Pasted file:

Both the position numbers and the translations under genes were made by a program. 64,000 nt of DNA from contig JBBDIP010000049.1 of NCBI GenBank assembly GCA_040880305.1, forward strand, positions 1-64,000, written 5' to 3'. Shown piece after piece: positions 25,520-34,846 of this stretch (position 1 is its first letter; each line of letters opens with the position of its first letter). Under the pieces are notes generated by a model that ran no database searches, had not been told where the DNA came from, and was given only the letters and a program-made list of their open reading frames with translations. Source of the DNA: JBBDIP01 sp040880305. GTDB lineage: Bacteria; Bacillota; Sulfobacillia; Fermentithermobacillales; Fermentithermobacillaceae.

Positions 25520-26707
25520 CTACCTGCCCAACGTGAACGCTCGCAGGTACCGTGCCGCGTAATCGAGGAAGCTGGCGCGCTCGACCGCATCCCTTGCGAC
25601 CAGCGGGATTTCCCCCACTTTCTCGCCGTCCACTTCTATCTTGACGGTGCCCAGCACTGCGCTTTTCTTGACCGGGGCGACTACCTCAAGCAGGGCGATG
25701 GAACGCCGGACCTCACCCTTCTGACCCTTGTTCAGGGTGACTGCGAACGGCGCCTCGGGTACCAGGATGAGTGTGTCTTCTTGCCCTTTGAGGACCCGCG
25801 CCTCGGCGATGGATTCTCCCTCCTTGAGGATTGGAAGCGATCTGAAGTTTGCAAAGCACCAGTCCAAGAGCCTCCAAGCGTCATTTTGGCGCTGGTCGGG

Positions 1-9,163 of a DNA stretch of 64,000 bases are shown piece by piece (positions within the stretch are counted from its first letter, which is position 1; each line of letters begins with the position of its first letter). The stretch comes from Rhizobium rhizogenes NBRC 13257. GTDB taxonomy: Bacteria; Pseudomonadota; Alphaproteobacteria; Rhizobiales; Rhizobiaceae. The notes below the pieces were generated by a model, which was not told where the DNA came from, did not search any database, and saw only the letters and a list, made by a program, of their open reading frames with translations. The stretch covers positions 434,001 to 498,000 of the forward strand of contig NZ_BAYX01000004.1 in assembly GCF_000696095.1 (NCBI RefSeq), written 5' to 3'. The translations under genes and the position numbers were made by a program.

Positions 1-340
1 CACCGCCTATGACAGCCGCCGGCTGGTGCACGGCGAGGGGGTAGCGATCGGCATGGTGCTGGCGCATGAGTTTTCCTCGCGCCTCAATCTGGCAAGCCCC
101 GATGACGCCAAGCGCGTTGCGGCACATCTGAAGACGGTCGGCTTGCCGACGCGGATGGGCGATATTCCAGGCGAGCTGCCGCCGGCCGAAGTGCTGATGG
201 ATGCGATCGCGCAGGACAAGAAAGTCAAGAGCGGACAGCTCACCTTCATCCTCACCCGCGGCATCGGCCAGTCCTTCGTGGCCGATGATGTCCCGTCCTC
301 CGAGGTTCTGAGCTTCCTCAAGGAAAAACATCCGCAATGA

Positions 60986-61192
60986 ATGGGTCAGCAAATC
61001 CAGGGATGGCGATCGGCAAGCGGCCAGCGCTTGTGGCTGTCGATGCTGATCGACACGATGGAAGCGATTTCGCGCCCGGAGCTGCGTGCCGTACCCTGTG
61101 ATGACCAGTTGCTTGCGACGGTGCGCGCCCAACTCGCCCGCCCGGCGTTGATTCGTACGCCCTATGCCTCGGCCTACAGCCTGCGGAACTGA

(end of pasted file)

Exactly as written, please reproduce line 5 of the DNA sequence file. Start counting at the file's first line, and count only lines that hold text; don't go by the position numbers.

25701 GAACGCCGGACCTCACCCTTCTGACCCTTGTTCAGGGTGACTGCGAACGGCGCCTCGGGTACCAGGATGAGTGTGTCTTCTTGCCCTTTGAGGACCCGCG